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A Wash for the Hair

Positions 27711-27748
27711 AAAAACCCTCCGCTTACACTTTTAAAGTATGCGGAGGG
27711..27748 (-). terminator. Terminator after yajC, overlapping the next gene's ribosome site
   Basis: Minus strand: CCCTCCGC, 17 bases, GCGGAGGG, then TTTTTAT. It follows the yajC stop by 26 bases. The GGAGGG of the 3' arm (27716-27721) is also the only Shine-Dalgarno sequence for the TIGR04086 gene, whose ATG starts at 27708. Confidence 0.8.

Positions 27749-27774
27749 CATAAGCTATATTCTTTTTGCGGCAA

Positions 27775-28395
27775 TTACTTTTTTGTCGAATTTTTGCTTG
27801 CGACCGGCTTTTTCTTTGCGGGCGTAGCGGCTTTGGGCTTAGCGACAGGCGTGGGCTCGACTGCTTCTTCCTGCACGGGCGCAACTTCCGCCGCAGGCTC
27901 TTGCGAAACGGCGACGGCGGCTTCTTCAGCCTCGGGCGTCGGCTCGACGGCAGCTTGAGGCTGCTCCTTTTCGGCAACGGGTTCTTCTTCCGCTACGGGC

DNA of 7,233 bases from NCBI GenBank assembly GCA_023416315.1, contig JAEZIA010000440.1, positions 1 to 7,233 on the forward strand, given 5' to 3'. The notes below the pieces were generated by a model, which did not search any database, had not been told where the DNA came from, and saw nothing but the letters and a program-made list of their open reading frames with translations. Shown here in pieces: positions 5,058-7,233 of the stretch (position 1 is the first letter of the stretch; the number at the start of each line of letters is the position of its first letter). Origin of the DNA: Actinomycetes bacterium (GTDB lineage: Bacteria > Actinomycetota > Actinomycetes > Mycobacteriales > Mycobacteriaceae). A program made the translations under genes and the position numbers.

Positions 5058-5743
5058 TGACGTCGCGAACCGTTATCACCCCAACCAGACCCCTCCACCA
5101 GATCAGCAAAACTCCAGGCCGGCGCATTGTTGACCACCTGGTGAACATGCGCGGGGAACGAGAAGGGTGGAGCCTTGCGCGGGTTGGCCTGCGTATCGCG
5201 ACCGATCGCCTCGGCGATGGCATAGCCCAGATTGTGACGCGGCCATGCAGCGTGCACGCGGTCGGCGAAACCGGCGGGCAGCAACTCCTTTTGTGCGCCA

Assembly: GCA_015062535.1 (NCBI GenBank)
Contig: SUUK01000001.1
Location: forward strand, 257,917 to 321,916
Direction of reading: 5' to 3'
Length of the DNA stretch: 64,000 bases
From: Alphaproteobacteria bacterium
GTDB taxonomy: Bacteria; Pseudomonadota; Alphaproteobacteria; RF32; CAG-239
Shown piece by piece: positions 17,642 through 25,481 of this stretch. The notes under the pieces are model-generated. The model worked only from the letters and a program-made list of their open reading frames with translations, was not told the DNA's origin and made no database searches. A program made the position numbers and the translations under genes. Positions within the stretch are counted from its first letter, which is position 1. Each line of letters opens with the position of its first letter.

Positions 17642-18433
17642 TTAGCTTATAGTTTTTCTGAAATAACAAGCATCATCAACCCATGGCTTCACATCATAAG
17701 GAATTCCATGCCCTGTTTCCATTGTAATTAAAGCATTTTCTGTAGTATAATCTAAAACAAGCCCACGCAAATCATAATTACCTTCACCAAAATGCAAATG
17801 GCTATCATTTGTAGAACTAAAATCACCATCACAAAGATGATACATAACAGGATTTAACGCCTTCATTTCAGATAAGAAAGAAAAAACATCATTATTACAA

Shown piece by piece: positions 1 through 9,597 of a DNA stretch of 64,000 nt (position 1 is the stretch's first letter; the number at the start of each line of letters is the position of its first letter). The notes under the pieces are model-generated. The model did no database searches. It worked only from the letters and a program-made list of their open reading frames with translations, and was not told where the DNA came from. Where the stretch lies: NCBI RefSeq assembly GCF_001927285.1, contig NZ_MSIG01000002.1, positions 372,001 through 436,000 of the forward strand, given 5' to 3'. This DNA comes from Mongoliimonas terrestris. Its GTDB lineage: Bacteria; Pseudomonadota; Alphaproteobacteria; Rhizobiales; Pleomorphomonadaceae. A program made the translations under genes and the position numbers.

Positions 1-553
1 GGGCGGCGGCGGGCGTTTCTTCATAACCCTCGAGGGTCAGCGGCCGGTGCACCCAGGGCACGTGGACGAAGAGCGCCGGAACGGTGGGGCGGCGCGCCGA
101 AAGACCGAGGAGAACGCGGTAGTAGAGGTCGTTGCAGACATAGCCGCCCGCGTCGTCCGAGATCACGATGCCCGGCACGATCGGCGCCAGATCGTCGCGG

Egg Whites (even in the form of Mayonaise) have long been used in conjuncture with hair washing to give a glossy shine. This receipt, from the Mirror of Graces, printed in 1811, makes good use of them. In a time when hair washing was at a minimum and pomades made of lard and grease were widely used, shampoo (a word which dates back to 1768) a soap especially for hair was a delight instead of the harsh lye soaps traditionally used. The term and service was introduced by a Bengali entrepreneur Sake Dean Mahomed, who opened a shampooing bath known as ‘Mahomed’s Indian Vapour Baths’ in Brighton, England in 1759. His baths were like Turkish baths where clients received an Indian treatment of champi (shampooing) or therapeutic massage. His service was appreciated; he received the high accolade of being appointed ‘Shampooing Surgeon’ to both George IV and William IV. During the early stages of shampoo, English hair stylists boiled shaved soap in water and added herbs to give the hair shine and fragrance. Kasey Hebert, a London entrepreneur, was the first known maker of shampoo, and the origin is currently attributed to him. Wash for the Hair This is a cleanser and brightener of the head and hair, and should be applied in the morning. Beat up the whites of six eggs into a froth, and with that annoint the head close to the roots of the hair. Leave it to dry on; then wash the head and hair thoroughly

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